Student Loans Will Cost More

By Kiplinger's Personal Finance Magazine

Interest rates for federal student loans have inched up for the second time in as many years. The rate on undergraduate Stafford loans disbursed on July 1, 2018, or later is 5.05%, up from 4.45% last year. On Stafford loans for graduate and professional students, the rate is now 6.6%. And the rate on PLUS loans (which allow you to borrow up to the total cost of education, minus any financial aid) for graduates and parents is now 7.6%.

The higher rates won’t affect existing loans, but new borrowers will pay more interest over the life of the loan. For example, an undergraduate student who borrows $7,500 in new Stafford loans will pay about $2 more per month, or about $265 more over a standard 10-year repayment period.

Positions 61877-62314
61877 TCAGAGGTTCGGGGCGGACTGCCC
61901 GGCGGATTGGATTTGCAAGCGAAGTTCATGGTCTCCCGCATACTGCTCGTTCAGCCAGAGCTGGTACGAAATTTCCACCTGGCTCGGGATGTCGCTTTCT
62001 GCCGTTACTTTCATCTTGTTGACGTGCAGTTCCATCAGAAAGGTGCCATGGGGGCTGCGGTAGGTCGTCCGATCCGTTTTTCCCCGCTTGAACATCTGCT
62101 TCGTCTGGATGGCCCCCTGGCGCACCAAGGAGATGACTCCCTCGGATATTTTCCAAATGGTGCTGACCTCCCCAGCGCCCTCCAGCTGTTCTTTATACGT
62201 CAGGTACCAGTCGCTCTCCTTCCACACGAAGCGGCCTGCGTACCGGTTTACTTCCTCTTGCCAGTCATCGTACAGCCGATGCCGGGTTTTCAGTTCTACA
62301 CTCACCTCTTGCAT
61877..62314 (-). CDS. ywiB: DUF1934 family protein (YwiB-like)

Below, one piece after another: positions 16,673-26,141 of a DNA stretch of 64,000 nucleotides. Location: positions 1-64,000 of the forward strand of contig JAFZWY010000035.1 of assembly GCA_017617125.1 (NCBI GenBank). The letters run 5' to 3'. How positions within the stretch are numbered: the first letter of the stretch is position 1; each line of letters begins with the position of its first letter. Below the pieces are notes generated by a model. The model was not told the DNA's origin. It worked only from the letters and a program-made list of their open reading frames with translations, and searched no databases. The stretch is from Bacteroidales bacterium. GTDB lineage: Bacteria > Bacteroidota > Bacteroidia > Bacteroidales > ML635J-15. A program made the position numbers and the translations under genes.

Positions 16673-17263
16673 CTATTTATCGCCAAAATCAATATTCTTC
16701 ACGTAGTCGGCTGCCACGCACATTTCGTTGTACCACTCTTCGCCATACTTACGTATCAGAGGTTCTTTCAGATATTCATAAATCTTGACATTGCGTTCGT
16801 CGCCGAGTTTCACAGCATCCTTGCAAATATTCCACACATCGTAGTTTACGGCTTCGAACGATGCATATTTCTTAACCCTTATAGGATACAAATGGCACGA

The Federal Reserve is expected to continue to raise interest rates, so it’s more important than ever to reduce the amount you need to borrow. Make sure you’ve tapped all scholarships and grants you’re eligible for, along with savings, before taking out loans. Avoid private loans, which typically charge higher interest and don’t offer the same protections as federal debt. After graduation, sign up for automatic payments, which will cut your interest rate by 0.25 percentage point.

This article provided by NewsEdge.